But even successful retailers may now be reaching the limits of the benefits they can wring from these moves. For one thing, the customer’s frame of reference has changed—the comparison set now extends well beyond a retailer’s traditional competitors—and people want greater personalization and customization to their individual preferences. For another, today’s organizations, even the successful ones, are still capable of becoming faster, easier to manage, less costly, and more innovative. For a third, companies have reached the bounds of so-called cross-functional coordination in functionally structured organizations. The best managers are assigned to an endless list of special initiatives and projects, and thus the responsibilities of their “day jobs” get pushed off until night—or never.
A cross-functional organizational approach is all but a prerequisite for retailers looking to solve today’s challenges. Agile delivery methodologies have extended beyond software precisely because they comprise a set of organizational principles that successfully address many inefficiencies of the modern organization. (To learn more about agile, see the BCG articles “Taking Agile Way Beyond Software,” July 2017; “Five Secrets to Scaling Up Agile,” February 2016; and “Agile to the Rescue in Consumer Goods,” May 2018.)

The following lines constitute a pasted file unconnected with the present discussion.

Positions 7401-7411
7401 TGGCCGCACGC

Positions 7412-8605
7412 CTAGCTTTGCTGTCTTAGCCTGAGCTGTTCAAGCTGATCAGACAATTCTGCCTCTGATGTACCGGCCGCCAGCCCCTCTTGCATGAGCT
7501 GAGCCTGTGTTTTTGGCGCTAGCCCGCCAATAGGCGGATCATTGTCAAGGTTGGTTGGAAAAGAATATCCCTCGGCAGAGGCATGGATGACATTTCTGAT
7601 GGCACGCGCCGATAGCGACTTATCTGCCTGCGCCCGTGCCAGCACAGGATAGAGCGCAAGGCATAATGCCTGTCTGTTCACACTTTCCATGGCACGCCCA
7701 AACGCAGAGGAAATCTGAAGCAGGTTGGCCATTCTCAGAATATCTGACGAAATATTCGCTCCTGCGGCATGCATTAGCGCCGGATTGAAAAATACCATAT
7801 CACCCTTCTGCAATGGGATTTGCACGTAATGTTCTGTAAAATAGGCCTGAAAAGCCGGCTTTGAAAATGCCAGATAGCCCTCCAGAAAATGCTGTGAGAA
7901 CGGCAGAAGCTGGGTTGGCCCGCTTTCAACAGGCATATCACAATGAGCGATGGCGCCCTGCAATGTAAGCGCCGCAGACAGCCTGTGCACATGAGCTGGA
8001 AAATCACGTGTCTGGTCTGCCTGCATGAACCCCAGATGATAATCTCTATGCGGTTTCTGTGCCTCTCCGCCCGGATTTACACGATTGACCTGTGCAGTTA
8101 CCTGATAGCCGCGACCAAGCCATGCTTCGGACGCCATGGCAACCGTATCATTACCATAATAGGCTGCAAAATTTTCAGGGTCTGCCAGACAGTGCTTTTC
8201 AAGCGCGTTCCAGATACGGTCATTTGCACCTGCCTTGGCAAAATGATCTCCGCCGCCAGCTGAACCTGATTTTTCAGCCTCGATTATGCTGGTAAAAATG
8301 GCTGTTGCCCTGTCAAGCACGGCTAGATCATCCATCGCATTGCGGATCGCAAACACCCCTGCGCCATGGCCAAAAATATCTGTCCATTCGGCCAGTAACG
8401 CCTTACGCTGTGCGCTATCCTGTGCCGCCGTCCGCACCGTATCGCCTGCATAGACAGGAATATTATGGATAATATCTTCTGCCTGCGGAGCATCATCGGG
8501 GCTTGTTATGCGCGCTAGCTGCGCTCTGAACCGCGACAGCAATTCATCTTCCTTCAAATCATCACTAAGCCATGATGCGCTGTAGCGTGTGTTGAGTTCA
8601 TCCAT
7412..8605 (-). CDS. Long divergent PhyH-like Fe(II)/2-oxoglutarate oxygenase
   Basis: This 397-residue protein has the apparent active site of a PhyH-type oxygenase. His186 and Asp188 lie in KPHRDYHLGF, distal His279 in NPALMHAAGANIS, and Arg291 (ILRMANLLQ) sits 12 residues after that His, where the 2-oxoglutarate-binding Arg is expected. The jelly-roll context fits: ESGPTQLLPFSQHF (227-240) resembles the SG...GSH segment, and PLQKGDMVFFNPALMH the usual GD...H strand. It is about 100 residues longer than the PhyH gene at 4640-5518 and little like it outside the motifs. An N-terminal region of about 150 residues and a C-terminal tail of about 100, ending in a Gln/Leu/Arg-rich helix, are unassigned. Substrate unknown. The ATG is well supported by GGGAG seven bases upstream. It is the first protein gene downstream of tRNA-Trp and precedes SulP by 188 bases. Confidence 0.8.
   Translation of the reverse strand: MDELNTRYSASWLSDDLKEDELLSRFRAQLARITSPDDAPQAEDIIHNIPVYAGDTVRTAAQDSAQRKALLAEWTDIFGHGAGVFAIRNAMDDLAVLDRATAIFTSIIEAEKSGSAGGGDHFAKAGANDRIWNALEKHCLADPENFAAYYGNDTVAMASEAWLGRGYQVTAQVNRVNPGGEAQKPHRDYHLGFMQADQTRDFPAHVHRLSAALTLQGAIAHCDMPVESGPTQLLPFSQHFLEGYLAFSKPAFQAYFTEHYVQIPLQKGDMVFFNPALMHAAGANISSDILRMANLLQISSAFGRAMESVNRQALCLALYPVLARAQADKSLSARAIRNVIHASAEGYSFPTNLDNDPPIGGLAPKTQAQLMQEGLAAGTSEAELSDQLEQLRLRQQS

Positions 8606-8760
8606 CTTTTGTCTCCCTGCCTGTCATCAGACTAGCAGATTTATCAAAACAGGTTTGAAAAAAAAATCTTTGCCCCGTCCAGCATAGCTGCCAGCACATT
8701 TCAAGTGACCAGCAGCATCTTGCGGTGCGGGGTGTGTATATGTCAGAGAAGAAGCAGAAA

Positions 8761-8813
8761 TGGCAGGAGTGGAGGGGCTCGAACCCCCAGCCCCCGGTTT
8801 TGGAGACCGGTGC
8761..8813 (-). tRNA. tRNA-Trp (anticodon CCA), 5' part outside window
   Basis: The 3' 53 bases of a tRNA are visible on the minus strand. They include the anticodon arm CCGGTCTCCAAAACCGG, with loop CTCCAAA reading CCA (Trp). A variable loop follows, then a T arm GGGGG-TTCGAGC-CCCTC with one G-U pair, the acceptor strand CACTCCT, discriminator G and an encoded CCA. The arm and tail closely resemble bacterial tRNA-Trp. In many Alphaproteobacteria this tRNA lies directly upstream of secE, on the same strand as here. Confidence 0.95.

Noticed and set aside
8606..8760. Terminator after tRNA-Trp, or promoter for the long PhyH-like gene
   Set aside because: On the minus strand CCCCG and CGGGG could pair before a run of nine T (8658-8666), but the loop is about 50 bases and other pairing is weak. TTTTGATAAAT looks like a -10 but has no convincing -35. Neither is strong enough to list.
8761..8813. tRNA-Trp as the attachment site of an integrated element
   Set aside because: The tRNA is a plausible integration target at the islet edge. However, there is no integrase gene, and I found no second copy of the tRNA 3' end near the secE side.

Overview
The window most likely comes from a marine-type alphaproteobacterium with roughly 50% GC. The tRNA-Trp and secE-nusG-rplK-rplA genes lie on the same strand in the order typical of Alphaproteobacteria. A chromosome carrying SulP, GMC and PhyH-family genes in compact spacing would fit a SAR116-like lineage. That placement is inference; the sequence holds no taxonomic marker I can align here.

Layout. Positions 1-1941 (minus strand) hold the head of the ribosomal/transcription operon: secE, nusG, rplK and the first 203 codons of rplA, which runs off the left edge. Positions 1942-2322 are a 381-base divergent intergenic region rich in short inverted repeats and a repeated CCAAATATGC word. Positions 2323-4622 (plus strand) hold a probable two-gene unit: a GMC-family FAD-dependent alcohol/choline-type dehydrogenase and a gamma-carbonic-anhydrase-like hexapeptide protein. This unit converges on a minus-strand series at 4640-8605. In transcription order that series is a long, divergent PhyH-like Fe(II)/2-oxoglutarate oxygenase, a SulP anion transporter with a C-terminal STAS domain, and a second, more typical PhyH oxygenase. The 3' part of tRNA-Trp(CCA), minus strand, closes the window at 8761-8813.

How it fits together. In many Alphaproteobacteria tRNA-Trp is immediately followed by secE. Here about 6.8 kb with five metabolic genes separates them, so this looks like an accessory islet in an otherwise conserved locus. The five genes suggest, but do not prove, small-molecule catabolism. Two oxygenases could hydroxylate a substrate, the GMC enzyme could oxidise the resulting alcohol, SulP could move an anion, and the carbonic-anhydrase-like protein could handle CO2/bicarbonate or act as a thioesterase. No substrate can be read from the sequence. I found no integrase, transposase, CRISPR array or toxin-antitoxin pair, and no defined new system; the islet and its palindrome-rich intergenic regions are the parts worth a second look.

Agile is built around autonomous cross-functional teams. These teams, which generally have no more than a dozen members, have both the skills and the authority to make decisions. With clear alignment on desired priorities and goals, they are given the autonomy to define how to solve a problem; they don’t need to wait for external specialists to weigh in or for a manager to bless their decisions. They operate with a high degree of transparency so that others can see what they are working on and know that it meets the desired business outcomes and company standards.